- The title page should include:
- Title of the article (approx. 10 words)
- The full names of the authors
- Full details of each author’s current appointments including place of work
- Name, address, phone and e-mail of the corresponding author.
ABSTRACT OR SUMMARY
- The abstract should be no longer than 180 words in length and should contain the following headings: Background, Aims, Methods, Results, Conclusions, Declaration of Interest.
- The summary should be a concise (around 100 words) accurate statement that captures the the scope and main conclusions of the article.
For all clinical articles, the word count (including title page, abstract/summary/tables/references) should not exceed 3000 words; case reports 2000 words.
The introduction is designed to capture the reader’s interest. It should put the article in the context of current clinical practice, citing key references. The intro must be balanced and reflect source articles wherever possible. A source article is not a citation that mentions a point, but rather an original article that establishes that point with evidence. Citing reviews has limited value. The introduction should also give the reader an idea of the objectives and contents of the paper.
ETHIC COMMITTEE APPROVAL
Papers describing original work (usually in the Research/Audit section) need to include a statement that the study obtained ethics approval (or a statement that it was not required).
For papers describing original work (usually in the Research/Audit section), a concise but informative account of all techniques (including statistical methods) used should be provided, in order to enable the reader to reproduce the work if necessary. Published/standard methods can be referenced; detail is not necessary. However, variations to the published procedure should be described.
For papers describing original work (usually in the Research/Audit section), a comprehensive and clear description of results with tables, graphs etc is required. As well as presenting data in pictorial form, a narrative account should also be given, since the reader should not be expected to interpret results unaided. Where appropriate, statistical procedures should be used to indicate the variability of results and to test the significance of differences.
Papers describing original work (usually in the Research/Audit section), require a discussion. This should not be a repetition of results. It should summarise and interpret your conclusions and comment on their significance in light or what is already known from the literature. Shortcomings in your work should be identified, and suggestions made as to what can be done to extend/confirm your findings.
For all papers, the conclusion should be succinct and logically ordered. It should identify gaps in knowledge and suggest future initiatives.
Throughout the article, please use plenty of headings to break up the text and to highlight the main points within the paper. Also remember to indicate the importance attached to each one.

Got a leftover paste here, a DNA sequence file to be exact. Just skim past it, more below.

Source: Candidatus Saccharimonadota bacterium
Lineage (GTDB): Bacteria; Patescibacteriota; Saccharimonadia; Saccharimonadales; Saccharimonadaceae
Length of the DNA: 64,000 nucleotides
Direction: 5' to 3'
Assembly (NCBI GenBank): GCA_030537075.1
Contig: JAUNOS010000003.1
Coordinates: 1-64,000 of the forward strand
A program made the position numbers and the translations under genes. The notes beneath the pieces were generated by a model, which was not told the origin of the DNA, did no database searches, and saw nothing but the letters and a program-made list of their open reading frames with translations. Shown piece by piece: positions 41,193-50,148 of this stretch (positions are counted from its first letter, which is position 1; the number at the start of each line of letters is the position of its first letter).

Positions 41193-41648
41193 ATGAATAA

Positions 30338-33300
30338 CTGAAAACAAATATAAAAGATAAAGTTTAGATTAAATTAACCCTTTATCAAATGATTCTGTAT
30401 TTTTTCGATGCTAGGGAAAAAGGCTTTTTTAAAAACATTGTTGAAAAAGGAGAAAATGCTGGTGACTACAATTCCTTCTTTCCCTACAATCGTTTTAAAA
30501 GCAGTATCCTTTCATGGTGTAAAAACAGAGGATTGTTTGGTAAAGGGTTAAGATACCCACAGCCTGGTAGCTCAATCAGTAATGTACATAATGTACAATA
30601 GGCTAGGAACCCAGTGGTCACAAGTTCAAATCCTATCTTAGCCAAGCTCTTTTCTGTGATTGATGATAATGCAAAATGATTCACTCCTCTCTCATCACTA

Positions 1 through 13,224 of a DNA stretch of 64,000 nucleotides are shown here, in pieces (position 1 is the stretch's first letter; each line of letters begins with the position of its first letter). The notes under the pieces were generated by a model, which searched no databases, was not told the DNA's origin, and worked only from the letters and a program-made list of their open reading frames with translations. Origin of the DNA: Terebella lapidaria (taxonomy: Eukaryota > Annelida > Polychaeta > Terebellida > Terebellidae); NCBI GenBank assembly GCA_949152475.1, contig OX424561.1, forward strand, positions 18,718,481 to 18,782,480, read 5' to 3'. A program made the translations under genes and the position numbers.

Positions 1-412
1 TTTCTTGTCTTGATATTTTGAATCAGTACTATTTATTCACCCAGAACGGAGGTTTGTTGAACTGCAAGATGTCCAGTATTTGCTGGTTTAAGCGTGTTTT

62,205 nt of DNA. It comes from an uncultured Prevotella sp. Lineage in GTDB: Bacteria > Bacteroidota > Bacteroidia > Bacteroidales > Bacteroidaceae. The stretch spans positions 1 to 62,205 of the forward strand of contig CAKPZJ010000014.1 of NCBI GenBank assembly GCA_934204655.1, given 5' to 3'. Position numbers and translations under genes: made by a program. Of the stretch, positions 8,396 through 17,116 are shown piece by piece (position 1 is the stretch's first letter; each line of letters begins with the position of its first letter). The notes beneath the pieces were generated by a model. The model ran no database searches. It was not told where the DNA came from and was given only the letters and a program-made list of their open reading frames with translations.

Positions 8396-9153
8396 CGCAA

ABBREVIATION AND UNITS
These should be defined at first mention. SI units should always be used.
Please provide 3–5 key words to appear at the start of your article; they must be singular and in alphabetical order.
TABLES AND ILLUSTRATIONS
Tables and illustrations are helpful to demonstrate key data or points to the reader. It is the author’s responsibility to ensure that permission is received for reproduction. Please do not supply more than 5 tables or 8 figures. Ensure tables and illustrations have a table heading and figure legend, and are cited in the text.
No more than 10 figures (photos should be provided as jpeg or tiff (300dpi)). Permission for reproduction is the author’s responsibility. Figures must be cited in the text.
Beware not to cite one single source too much. Avoid citing posters or oral presentations. Avoid ‘data on file’. Wounds UK uses the Harvard system of referencing (names cited in the text). Below is an abbreviated reference style guide. The Managing Editor can email further guidance on how to reference correctly on request.
IN THE MAIN TEXT
- As Black and White (2019) have shown…
- As already reported (Black and White, (2019)…
- As Black et al ((2019) have shown…
- As several references have shown (White and Green, (2018; Black and Green, 2019)…
IN THE REFERENCE LIST
- References should be listed in alphabetical order.
- The surname and initials of each author should be given in full for four or fewer authors. For five or more, the names and initials of the first three should be given, followed by et al. The sequence for a journal reference is author(s), year, title, journal, volume, page range.
EXAMPLE OF A JOURNAL REFERENCE
Baker SR, Stacey MC, Jopp AG et al (2016) Chronic venous ulcers. Br J Surg 78(2): 864–7
EXAMPLE OF A BOOK REFERENCE:
Saffle JR, Schnebly WA (2017) Burnwound care. In: Richard RL, Stanley MJ. eds, Burn Care and Rehabilitation: Principles and Practice. Davis Publishers, Philadelphia, PA: 137–9
The onus is on the author to have obtained all necessary permissions for publication from their employers/patients/regulatory bodies and all other relevant third parties prior to submission.
DECLARATION OF INTEREST
Declare any conflict of interest, financial or otherwise, and provide a statement to run at the end of the article.
The WoundsGroup requires authors to grant an exclusive licence to help ensure international protection against infringement of copyright for content it publishes.
Articles can be submitted online at: https://www.epress.ac.uk/login/ or send to the Acting Editor, Rachel Webb: [email protected]
Once the final, revised article has been accepted for publication, the corresponding author will receive a PDF copy of the subedited article with author questions (AQs). The corresponding author is then responsible for reviewing content and proofreading the article to ensure accuracy, and returning answers to AQs and other amendments promptly.